The coronavirus pandemic has been a jarring setback for banks, driving up potential loan losses and eating into profits. But for Cameron Fowler, the timing has a silver lining.
Mr. Fowler is Bank of Montreal’s chief strategy and operations officer, a sweeping role created in late February that puts him in charge of speeding up the bank’s efforts to do more of its work digitally. Since then, public-health measures to enforce physical distancing have rapidly altered many customers’ banking habits, pushing them online and away from branches.
That presents an opportunity that he intends to seize. For years, BMO has been battling to improve its efficiency metrics – which measures expenses relative to revenue – where the bank has lagged its peers, partly by stripping out costs. Mr. Fowler sees the potential to save hundreds of millions of dollars more from a plan across the bank to automate more products and processes, so that many of them won’t need a human’s touch at all. “It will take time and it will take investment," he said in an interview – but perhaps less time than he had expected.
Early in the pandemic, the rate of digital adoption among BMO’s customers nearly tripled, payments by e-transfer are up 40 per cent since February, and cash withdrawals are down 15 per cent. Yet the surge in digital use has started to ease, while attendance at branches is picking up again, and Mr. Fowler wants to make sure some of the new habits stick.
He also plans to embed new digital tools across BMO’s divisions, from wealth management to capital markets, through its middle and back offices, and down to the bank’s core technology systems.
“In some ways, I couldn’t be happier to be doing this type of role at this particular time,” Mr. Fowler said. “It’s been a terrific opportunity to see where we can push harder and go faster.”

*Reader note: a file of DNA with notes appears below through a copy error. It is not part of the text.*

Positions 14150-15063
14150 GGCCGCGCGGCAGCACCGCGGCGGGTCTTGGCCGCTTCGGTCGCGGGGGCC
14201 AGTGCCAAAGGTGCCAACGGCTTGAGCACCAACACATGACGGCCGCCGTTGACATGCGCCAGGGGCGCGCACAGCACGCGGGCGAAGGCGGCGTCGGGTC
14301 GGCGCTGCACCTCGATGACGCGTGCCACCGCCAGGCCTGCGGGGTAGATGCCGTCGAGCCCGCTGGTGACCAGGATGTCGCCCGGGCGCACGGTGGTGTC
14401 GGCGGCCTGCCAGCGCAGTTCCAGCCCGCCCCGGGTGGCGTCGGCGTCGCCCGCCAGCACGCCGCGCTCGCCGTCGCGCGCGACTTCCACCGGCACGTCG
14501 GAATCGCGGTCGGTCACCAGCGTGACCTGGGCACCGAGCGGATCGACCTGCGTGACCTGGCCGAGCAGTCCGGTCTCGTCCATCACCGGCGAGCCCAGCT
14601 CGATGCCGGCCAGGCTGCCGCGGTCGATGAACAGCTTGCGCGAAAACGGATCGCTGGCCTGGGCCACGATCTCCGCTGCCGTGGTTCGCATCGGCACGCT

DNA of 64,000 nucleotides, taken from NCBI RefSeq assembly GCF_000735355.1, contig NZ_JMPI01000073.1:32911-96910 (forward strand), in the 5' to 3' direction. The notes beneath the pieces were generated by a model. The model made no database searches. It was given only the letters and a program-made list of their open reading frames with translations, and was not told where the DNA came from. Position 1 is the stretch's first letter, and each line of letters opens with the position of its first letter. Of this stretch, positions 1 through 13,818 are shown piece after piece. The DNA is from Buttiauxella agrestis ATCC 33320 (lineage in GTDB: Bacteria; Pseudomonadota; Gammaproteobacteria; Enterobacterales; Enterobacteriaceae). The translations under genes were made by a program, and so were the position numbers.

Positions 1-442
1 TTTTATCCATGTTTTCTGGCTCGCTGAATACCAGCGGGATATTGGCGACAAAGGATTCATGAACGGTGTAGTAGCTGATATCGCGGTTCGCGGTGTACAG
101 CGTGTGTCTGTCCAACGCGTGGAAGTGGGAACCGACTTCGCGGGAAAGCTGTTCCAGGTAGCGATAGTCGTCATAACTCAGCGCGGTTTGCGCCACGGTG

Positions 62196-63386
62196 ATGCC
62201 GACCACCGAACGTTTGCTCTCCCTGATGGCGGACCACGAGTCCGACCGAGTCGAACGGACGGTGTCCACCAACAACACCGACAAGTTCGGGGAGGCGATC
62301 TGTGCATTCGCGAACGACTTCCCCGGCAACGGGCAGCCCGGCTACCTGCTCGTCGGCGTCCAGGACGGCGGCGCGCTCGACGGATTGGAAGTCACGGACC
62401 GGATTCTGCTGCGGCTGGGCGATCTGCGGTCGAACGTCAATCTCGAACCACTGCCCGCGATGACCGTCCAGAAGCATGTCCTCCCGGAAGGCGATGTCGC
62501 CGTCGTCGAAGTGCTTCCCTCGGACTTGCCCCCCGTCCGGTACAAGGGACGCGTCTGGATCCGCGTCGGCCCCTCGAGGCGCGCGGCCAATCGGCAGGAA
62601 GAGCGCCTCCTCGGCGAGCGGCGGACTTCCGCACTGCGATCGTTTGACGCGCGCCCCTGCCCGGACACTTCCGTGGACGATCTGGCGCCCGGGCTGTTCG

Mr. Fowler started his current job, reporting to chief executive officer Darryl White, less than three weeks before Canada imposed some of its most severe measures to control the spread of COVID-19. Even before the pandemic, his mandate was to speed up the rate of change at the bank. He was given oversight of digital initiatives, partnerships, innovation programs, marketing, real estate, social impact and procurement, and asked to knit them more closely together to make BMO more efficient.
Banking “has not been significantly digitized relative to other industries," Mr. Fowler said. In-person appointments at branches, paper forms and manual inputs by employees are still often necessary to complete routine tasks. And although banks everywhere have embarked on ambitious digital overhauls, it has not proven easy to modernize vast companies with aging infrastructure.
Most banks reported similar surges in customers embracing online banking in the early months of the crisis, when digital registrations surged by nearly 40 per cent. But in recent months, as pandemic restrictions eased, digital adoption has levelled off at several large banks.